Target Maturity Funds are in the Limelight
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With several new fund offers (NFOs) on the anvil, target maturity funds (TMFs) have been gaining traction. Last year, mutual fund (MF) houses newly launched about 40 such TMFs. Today, investors have a choice across different maturities from 2026 to 2037.

Visible returns, high-quality portfolios, attractive yields, low expense ratio and liquidity have been the core reasons for building up attraction for TMFs among investors. 

Similar to debt mutual funds, TMFs invest in a basket of fixed-income securities such as government bonds (G-secs), state development loans, and bonds issued by public sector units (PSUs) and corporates.

However, the key difference is TMFs are passively managed, that is, they track specific fixed-income indices and invest in line with the index.

It was when Edelweiss Asset Management, India’s 13th largest fund house, launched the Bharat Bond Exchange-Traded Fund (ETF) in December 2019, which sparked interest among investors. 

This was India’s first TMF that inspired several other fund houses to introduce their own version of TMFs with a slight difference. 

Essentially, a TMF locks the money at the current yield prevailing in the bond market. Buying bonds at current prices with current (high) yields and then staying invested in them till maturity remains the core idea. Generally, such schemes invest in high-credit quality bonds.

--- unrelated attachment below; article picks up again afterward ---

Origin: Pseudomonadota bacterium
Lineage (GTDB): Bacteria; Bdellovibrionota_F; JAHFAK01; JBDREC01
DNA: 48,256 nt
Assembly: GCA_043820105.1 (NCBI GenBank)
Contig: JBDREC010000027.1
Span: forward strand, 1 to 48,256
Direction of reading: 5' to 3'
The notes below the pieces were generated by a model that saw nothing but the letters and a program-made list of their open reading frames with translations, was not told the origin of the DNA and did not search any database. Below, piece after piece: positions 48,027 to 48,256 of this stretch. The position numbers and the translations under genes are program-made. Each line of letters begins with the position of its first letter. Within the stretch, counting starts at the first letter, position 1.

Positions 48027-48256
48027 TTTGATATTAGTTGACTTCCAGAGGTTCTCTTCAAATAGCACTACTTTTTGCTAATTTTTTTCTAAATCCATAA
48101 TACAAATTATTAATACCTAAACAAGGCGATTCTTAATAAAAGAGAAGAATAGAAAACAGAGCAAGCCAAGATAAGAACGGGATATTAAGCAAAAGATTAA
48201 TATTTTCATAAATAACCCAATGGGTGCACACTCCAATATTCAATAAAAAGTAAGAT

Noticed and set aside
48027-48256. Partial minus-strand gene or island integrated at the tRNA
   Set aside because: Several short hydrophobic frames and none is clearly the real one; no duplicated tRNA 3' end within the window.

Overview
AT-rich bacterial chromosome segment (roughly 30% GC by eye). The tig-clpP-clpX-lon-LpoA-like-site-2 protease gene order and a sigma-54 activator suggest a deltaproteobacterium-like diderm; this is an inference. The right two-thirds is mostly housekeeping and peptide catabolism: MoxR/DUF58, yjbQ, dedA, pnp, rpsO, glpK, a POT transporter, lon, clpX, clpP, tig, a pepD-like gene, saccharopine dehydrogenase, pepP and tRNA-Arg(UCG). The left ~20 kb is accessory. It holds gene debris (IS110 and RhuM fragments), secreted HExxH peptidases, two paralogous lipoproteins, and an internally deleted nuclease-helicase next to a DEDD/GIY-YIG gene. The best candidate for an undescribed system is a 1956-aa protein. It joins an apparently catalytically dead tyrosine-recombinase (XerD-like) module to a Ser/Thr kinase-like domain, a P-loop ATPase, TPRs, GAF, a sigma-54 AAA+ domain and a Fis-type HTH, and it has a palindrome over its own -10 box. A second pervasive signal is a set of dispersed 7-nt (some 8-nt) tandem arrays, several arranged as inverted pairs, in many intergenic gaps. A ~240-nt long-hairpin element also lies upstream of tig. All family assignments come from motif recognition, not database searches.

The fund manager chooses an index that comprises bonds maturing around a similar period. The scheme maturity is matched with the index maturity. An investor is offered a high-quality portfolio with a clearly defined maturity date that ensures that an investor holding the investment gains returns close to the portfolio yield minus the expense of the scheme. 

At the moment, 82 TMFs are available, this includes the various series of Bharat Bond ETFs maturing at different points in time. 

TMFs are taxable at 20% post-indexation when the holding period is more than three years. Therefore, investments in TMFs with a maturity basket of four to 10 years as the yields are considered suitable. 

However, experts feel that investors should not allocate money to a single scheme, all in one go. An ideal strategy would be to invest two-thirds of the money now into schemes that have a maturity of three to five years. The balance could be invested over the next three months as and when interest rates peak. 

Investors should opt for a TMF scheme that suits their holding timeframe. This way, an investor would get an idea of the expected returns while doing away with interest rate risk. The idea is to hold the scheme up to maturity.

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